The arrival of PSD2 SCA is a good sign for digital commerce, because it will make it safer and more secure for consumers to transact in the digital world. But on the backend, these extra security measures can sometimes create unwanted friction for consumers. That’s where exemptions come into play.
There are exemptions within this mandate, which all refer to different types of transactions where issuers can bypass the requirements for Strong Customer Authentication, to expedite the transaction. Some exemptions deal with point-of-sale transactions, which aren’t relevant to this discussion.
The other exemptions in PSD2 SCA deal with the following types of transactions:
- Recurring Transactions.
- Low-Value Transactions. “Low-Value” is defined as any amount below €30.
- One Leg Out.
- Low-Risk Transactions. These transactions go through Transaction Risk Analysis (TRA). Issuers and Acquirers only qualify for this exemption if they maintain a certain fraud rate.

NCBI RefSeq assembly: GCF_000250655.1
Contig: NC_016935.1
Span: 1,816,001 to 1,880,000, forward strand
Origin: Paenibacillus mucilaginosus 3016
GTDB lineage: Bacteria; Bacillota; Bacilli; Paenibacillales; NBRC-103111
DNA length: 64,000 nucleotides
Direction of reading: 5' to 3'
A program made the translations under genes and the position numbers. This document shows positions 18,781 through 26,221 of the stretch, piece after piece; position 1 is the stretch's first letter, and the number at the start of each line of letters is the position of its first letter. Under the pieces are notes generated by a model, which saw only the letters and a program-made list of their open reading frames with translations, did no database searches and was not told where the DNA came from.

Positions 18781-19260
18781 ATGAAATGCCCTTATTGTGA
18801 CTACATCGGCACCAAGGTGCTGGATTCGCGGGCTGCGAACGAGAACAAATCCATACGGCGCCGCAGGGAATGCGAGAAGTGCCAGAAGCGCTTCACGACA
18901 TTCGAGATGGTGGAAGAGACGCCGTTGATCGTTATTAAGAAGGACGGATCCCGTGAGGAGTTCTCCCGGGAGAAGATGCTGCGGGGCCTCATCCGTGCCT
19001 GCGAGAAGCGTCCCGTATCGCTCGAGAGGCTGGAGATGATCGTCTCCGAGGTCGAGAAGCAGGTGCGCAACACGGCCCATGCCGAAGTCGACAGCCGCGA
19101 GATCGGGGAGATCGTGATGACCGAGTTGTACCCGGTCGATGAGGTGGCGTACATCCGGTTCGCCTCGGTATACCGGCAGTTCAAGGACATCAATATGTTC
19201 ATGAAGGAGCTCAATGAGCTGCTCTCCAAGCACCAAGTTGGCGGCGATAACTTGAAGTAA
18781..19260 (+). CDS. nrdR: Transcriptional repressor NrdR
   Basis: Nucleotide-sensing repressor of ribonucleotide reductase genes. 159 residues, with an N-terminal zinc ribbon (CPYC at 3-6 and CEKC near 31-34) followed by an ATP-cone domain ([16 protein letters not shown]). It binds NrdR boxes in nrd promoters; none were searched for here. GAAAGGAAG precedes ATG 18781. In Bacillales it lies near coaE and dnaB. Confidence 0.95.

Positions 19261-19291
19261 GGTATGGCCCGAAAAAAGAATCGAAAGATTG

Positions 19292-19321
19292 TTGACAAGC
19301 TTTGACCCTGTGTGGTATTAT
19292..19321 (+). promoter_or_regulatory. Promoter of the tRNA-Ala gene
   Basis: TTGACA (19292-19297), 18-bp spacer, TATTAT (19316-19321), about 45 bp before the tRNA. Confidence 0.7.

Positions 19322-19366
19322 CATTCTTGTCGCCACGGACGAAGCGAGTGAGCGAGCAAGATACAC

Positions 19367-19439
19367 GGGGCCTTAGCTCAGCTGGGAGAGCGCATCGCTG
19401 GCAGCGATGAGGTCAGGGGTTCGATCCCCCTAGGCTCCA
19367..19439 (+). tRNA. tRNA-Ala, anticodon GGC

- Transactions with Trusted Beneficiaries.
While some of these exemptions are straightforward, others are a little more complex.
The One Leg Out exemption refers to transactions where either the issuer or acquirer is located outside the European Economic Area (EEA), while the Trusted Beneficiary exemption deals with transactions between consumers and the merchants they trust and deal with on a regular basis. The consumer controls their list of trusted beneficiaries and works with their issuing bank to maintain it.
It’s important to have a working knowledge of these exemptions, so that you are aware of how they may affect your business. We will talk more about how certain approaches to these exemptions differ between different merchants in the digital commerce space in the coming weeks. Stick with us!
Stay tuned for more informative posts about this topic but, while you’re waiting, think about how you’re planning to approach, and deal with, these exemptions.